The moon also has a lower albedo, if they were the
same that difference should be greater.
Thus, all other things being equal, adding more
greenhouse gas, like Carbon dioxide to the atmosphere
will make the planet wrmer while removing it will
make the planet cooler.
And THOSE are the scientific principles behind
CO2 causing our planet to heat up There are,
and have always been, other scientific principles
causing our planet to heat up and cool off which
is why no one can prove or disprove a causal
relationship between any of them and the temperature
of the Earth using climate data alone.
Note, we did NOT compare the Earth to the Moon
to determine if there was a causal relationship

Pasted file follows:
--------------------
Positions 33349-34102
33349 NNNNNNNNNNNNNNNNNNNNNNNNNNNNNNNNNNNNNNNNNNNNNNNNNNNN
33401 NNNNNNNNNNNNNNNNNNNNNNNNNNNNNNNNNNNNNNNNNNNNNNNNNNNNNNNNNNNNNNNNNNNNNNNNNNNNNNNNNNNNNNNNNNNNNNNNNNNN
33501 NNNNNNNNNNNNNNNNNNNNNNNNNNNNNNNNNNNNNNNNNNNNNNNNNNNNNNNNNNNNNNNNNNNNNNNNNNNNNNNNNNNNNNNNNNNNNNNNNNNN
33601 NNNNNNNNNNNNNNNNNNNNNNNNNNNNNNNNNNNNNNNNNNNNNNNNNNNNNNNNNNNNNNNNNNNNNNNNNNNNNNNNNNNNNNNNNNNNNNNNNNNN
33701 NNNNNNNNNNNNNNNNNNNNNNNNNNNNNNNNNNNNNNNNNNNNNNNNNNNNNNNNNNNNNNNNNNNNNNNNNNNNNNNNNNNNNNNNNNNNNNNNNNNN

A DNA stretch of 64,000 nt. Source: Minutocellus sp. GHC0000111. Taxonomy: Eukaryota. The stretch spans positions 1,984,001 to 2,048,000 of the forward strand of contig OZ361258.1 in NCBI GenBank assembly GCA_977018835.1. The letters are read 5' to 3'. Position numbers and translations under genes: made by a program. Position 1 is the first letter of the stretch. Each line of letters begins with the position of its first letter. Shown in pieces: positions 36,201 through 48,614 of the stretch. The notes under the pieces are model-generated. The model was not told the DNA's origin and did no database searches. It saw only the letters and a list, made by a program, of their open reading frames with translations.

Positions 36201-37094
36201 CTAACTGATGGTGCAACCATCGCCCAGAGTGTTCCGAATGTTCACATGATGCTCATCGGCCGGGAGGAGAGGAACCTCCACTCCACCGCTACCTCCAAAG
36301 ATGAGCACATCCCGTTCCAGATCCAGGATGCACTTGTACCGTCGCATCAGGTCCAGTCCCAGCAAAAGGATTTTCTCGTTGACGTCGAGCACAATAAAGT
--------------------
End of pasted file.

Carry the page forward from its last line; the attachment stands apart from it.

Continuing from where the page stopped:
between atmosphere and surface temperature.
That determination was made using physical
theory. Determination of causality requires
The comparison was done to get a handle on
the MAGNITUDE of the effect tha tis predicted
from the underlying theories--the law of conservation
of energy and spectroscopy.
Short term it's "considerable" which is why high-level waste stays at
the power plant until it's decayed enough for shipment. By the time
it gets to a long-term storage facility the heat generated is
Whatever word you use, it still has to be kept forever.
Will those voids be sufficient, considering that what you're putting
in them has had two atoms of oxygen added to each atom of carbon that
was taken out? And will those voids be sufficiently secure to keep it
segregated _forever_? If so then why not put nuclear waste there?
And where do we put it? Now you're increasing the volume even more.
This whole notion of capturing the output of chemical power plants and
warehousing it is IMO just, well, _nuts_.
At least with nuclear the volume is manageable.
CO2(aq) +H2O -----> H2CO3 (1 mole of co2 makes 1 mole of carbonic acid)